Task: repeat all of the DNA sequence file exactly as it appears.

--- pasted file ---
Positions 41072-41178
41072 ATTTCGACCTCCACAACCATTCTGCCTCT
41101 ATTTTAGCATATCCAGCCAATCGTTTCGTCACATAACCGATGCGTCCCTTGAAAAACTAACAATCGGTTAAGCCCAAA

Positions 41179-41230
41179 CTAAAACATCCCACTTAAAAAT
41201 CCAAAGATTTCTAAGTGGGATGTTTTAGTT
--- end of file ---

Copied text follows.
Positions 41072-41178
41072 ATTTCGACCTCCACAACCATTCTGCCTCT
41101 ATTTTAGCATATCCAGCCAATCGTTTCGTCACATAACCGATGCGTCCCTTGAAAAACTAACAATCGGTTAAGCCCAAA

Positions 41179-41230
41179 CTAAAACATCCCACTTAAAAAT
41201 CCAAAGATTTCTAAGTGGGATGTTTTAGTT